A new bill introduced in Congress that aims to boost research into pregnancy loss also proposes a minimum of three days’ paid leave for workers who experience miscarriage.
Tag: paid leave
The Family and Medical Insurance Leave (FAMILY) Act was reintroduced in Congress in 2021 and is known as S. 463 and H.R. 1185. The Act has been introduced repeatedly during legislative sessions for the past 7 years but has yet to progress.
Several different forms of legislation have been passed in the last few months to tackle the ongoing economic issues stemming from the global pandemic. One of these pieces of legislation is the Families First Coronavirus Response Act (FFCRA).
The U.S. Department of Labor (DOL) has taken recent steps to help employers comply with the Fair Labor Standards Act (FLSA).
Instead of beautiful beaches, outdoor adventures, or exotic locales, we are facing the realities of travel restrictions, social distancing requirements, and continued health fears. While we grapple with these issues, it’s starting to occur to managers that many employees have likely not taken vacation or other paid leave (unrelated to COVID-19) because they haven’t needed to do so.
The U.S. Department of Labor (DOL) has issued an “Employee Rights” poster or notice for the paid sick leave and expanded family and medical leave components of the Families First Coronavirus Response Act (FFCRA).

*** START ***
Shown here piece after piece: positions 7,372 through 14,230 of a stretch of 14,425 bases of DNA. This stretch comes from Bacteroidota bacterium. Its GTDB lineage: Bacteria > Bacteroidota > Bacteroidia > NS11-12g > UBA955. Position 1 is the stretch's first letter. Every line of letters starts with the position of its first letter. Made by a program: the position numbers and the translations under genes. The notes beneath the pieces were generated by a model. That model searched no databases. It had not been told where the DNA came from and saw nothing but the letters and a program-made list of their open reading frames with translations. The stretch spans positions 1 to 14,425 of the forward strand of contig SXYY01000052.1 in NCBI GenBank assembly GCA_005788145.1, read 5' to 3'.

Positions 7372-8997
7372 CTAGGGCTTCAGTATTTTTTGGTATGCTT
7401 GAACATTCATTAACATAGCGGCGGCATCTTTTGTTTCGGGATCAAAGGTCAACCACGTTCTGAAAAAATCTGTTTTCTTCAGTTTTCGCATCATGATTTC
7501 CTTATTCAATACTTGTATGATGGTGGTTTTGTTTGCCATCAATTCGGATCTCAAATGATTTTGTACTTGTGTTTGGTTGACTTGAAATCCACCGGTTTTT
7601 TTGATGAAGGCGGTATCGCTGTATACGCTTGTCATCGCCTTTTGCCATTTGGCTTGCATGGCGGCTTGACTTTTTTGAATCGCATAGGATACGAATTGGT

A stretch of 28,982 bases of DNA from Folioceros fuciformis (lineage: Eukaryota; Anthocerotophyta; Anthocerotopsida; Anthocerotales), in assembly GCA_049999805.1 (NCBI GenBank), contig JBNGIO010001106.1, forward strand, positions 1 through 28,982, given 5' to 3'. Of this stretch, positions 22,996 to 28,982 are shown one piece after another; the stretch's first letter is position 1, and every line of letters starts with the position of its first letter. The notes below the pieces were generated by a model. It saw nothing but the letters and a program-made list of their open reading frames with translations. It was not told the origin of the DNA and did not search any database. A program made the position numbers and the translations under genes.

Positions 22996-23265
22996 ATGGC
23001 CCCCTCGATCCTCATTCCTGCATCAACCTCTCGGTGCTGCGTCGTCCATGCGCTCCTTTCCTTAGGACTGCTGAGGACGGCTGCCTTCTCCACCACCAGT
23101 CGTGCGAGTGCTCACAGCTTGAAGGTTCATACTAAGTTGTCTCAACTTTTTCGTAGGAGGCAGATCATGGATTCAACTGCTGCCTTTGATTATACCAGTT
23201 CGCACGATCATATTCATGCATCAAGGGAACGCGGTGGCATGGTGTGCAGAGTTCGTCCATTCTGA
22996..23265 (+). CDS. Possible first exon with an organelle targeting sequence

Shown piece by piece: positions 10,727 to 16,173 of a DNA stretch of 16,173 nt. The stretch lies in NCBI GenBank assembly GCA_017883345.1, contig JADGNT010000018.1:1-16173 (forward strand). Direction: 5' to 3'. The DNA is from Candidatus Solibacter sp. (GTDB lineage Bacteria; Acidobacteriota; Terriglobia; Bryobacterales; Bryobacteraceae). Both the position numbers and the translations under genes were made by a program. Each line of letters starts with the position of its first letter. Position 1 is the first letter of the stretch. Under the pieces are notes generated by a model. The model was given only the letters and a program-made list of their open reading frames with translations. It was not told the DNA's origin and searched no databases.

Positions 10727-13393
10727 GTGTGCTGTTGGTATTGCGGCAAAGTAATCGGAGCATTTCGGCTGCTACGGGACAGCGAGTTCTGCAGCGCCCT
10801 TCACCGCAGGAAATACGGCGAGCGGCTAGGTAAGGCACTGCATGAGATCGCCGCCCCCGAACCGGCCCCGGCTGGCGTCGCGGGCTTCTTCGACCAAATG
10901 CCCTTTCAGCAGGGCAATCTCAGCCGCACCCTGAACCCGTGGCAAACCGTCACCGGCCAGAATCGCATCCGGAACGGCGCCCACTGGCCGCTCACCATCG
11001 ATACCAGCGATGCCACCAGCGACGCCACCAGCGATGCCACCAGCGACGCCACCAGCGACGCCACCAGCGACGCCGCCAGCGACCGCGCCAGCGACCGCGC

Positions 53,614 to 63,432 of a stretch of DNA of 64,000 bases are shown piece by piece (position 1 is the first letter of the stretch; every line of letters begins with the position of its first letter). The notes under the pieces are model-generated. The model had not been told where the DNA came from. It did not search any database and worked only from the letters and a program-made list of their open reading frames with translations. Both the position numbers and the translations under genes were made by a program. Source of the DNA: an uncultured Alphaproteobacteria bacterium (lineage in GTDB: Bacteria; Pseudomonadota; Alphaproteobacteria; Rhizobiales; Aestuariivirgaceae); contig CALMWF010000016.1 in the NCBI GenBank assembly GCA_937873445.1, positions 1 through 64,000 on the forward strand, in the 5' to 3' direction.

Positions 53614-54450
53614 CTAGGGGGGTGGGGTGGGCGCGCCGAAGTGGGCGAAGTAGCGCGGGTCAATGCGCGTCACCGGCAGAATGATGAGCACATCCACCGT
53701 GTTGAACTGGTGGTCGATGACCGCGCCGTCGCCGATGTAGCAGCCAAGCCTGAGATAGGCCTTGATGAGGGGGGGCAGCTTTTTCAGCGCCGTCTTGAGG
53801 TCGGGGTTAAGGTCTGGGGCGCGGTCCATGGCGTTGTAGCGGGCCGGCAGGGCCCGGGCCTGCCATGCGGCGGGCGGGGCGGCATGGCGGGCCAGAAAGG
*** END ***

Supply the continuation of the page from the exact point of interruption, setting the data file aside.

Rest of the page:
The coronavirus (COVID-19) pandemic presents unprecedented challenges for any employer seeking to provide a healthy working environment. To help mitigate some of the uncertainty, the Equal Employment Opportunity Commission (EEOC) recently issued updated guidance for employers considering screening and testing protocols for employees and job applicants.
Last week, we discussed the signing of the Families First Coronavirus Response Act (FFCRA) into law, as well as the revisions it underwent as it went through the legislative process. On March 24 and 26, the U.S. Department of Labor’s Wage and Hour Division (WHD) announced its first two rounds of published guidance concerning the […]
Just as employers were taking a look at a bill in Congress aimed at providing paid leave for employees affected by the coronavirus/COVID-19 pandemic, the House-passed legislation took on changes in the Senate. As of early March 17, no Senate vote had been scheduled.
More New Jersey employees are set to become eligible for paid family leave on Sunday (June 30).